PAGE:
United Airlines Flight 615

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"Flight 615" redirects here. For a 1972 hijacking, see Lufthansa Flight 615 .
United Airlines Flight 615
The wreckage and remains of the accident aircraft.
Accident summary
Date August 24, 1951
Summary CFIT
Site near Decoto (now Union City), California, United States
Passengers 44
Crew 6
Fatalities 50 (all)
Aircraft type Douglas DC-6B
Operator United Airlines
Registration N37550

United Airlines Flight 615, a Douglas DC-6B with FAA registration N37550, was operating as Flight 615, which was a transcontinental east-west service serving Boston-Hartford-Cleveland-Chicago-Oakland-San Francisco. The plane was transporting 50 persons (44 passengers and 6 crew members) on August 24, 1951.[1]

The flight departed Chicago at 10:59 p.m. CST en route to Oakland. At around 4:16 a.m., the plane was approaching Oakland. At this time, the pilot, Marion W. Heddin of Los Altos, had talked with the control tower of the Civil Aeronautics Administration at the airport preparing for his landing, and had mentioned no trouble. At 4:25 a.m. Flight 615 was cleared for the straight-in approach into Oakland.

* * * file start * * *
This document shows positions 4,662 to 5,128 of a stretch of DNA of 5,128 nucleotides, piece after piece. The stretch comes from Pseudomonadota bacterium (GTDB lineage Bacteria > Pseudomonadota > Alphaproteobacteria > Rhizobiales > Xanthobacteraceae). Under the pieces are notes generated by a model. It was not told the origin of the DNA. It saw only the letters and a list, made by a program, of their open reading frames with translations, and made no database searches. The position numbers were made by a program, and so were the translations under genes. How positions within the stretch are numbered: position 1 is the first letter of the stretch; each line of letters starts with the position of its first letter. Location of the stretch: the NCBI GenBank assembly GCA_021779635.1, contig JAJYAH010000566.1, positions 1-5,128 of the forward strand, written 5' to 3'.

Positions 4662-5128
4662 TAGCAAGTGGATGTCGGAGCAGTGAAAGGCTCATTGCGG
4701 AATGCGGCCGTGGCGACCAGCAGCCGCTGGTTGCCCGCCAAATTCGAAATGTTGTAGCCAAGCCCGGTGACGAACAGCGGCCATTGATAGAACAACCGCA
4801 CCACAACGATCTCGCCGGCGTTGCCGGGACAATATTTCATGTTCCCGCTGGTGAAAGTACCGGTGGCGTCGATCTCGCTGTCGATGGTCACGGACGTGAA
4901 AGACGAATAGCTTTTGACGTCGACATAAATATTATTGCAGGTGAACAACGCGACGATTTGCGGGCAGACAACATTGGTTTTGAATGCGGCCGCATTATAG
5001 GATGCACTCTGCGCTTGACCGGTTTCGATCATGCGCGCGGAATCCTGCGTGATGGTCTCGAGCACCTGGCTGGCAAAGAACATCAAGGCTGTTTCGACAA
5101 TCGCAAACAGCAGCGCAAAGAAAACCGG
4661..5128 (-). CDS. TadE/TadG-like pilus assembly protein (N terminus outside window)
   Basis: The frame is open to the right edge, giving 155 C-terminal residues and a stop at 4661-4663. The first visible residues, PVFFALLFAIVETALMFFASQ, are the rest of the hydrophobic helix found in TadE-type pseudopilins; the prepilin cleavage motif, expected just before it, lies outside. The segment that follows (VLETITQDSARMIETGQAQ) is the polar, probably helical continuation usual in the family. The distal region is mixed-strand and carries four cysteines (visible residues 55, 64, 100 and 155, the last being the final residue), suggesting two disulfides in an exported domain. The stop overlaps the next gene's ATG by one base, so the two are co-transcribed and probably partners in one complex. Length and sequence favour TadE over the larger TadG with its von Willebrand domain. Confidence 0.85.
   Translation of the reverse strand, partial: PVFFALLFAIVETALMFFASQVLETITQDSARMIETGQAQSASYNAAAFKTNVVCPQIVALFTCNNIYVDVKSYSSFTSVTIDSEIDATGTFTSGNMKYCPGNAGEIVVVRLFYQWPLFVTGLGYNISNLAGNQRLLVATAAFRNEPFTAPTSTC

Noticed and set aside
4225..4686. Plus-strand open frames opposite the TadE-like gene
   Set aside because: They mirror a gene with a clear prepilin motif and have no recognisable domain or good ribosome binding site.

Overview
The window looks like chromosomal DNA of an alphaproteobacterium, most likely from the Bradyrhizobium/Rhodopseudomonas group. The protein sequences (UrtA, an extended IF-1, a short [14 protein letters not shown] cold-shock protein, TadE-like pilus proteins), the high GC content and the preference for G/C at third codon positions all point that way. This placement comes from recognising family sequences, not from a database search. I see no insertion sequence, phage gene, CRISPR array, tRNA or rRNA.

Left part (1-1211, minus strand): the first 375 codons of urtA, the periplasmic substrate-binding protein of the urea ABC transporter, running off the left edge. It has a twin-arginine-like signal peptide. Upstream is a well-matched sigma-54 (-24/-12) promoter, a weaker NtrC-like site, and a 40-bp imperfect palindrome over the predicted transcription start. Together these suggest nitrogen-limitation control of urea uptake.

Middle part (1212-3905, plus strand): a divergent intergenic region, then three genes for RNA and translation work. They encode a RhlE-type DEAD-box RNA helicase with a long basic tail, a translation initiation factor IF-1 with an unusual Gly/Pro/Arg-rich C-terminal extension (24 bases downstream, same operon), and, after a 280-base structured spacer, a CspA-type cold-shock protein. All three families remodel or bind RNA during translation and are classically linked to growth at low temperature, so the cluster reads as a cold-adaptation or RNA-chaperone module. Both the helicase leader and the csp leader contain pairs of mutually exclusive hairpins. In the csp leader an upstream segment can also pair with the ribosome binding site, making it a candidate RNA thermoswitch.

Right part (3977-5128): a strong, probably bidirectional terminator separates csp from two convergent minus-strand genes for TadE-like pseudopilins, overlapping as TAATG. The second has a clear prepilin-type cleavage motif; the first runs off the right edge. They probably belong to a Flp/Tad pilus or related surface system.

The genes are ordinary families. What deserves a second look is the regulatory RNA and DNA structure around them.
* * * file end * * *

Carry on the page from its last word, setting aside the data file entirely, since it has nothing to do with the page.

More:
This was the last radio transmission received from the flight. The plane crashed into mountainous terrain 15 miles (24 km) southeast of Oakland, careening into Tolman Peak and over its knoll, scattering on the downslope and into Dry Gulch Canyon below in a fiery explosion. All 50 persons on board perished.

After an investigation, it was determined that the pilot ignored the prescribed instrument landing procedures. The pilot instead relied on visual reference, using the copilot's automatic direction finder (ADF). The ADF threw the plane three miles (5 km) off course and below the prescribed altitude of 3,500 feet (1,100 m).

Until 2013, United used the flight 615 designation on a Washington (National)-Chicago (O'Hare) route.

See also[edit]

References[edit]

  1. ^ CAB Accident Investigation Report, SA-239 File No. 1-0058
    (if link above fails to load report, visit http://dotlibrary.specialcollection.net and select "Historical Aircraft Accident Reports (1934-1965)", then retry report link)

External links[edit]

Coordinates: 37°36′52″N 121°59′33″W / 37.61444°N 121.99250°W / 37.61444; -121.99250